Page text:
Biological Warfare and the National Security State: A Chronology
Antifascist - August 9, 2009
The history of bioweapons research in the United States is a history of illicit–and illegal–human experiments.
From the Cold War to the War on Terror, successive American administrations have turned a blind eye on dubious research rightly characterized as having “a little of the Buchenwald touch.”
While the phrase may have come from the files of the Atomic Energy Commission as Pulitzer prize-winning journalist Eileen Welsome revealed in her 1999 book, The Plutonium Files, an investigation into secret American medical experiments at the dawn of the nuclear age, it is as relevant today as the United States pours billions of dollars into work on some of the most dangerous pathogens known to exist in nature.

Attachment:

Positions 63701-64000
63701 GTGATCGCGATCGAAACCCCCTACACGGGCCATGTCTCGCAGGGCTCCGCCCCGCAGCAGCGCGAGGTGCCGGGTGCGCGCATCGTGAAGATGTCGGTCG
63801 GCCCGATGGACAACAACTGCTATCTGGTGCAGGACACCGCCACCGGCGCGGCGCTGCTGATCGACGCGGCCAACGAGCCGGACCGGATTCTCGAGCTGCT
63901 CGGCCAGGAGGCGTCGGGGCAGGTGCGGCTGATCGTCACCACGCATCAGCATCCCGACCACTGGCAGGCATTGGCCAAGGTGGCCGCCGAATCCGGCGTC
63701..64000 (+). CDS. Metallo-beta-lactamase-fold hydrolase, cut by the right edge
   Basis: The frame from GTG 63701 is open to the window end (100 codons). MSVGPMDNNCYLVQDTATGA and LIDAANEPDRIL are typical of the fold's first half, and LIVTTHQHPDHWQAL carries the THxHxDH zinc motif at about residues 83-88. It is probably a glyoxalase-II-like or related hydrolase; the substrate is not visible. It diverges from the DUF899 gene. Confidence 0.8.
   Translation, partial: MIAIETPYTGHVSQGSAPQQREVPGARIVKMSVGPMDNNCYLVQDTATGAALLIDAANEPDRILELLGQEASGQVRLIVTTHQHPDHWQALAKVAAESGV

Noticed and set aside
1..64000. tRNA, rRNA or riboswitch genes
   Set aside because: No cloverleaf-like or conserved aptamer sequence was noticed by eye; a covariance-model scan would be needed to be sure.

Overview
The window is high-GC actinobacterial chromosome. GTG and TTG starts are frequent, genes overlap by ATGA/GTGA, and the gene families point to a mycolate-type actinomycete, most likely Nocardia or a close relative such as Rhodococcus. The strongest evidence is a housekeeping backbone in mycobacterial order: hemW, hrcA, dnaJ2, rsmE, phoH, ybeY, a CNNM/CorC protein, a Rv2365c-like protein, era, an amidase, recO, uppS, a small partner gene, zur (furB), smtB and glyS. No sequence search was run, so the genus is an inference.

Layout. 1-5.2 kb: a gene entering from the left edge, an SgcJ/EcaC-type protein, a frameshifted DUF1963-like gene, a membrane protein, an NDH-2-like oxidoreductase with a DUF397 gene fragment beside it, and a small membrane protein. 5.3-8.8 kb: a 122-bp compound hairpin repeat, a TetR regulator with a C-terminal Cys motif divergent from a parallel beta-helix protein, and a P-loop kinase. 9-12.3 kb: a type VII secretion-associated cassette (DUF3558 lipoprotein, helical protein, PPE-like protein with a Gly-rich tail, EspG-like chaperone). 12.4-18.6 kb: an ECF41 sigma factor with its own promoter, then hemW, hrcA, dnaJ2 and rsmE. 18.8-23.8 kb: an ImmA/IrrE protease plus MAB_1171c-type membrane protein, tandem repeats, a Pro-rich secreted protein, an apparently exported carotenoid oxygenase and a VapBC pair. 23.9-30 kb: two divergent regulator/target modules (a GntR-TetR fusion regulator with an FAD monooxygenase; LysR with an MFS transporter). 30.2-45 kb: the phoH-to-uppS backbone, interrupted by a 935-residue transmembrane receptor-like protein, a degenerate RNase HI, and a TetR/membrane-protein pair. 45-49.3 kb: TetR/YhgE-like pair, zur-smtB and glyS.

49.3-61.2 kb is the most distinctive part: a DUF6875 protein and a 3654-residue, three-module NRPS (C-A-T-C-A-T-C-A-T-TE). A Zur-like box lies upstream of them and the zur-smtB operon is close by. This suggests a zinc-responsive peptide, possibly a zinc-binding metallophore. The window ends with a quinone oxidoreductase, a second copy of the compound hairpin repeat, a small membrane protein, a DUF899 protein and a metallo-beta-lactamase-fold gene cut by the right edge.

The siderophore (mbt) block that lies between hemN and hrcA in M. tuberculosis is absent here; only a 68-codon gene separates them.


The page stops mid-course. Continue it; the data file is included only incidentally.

That Cold War securocrats were more than a little concerned with a comparison to unethical Nazi experiments is hardly surprising. After all, with the defeat of the Axis powers came the triumphalist myth-making that America had fought a “good war” and had liberated humanity from the scourge of fascist barbarism.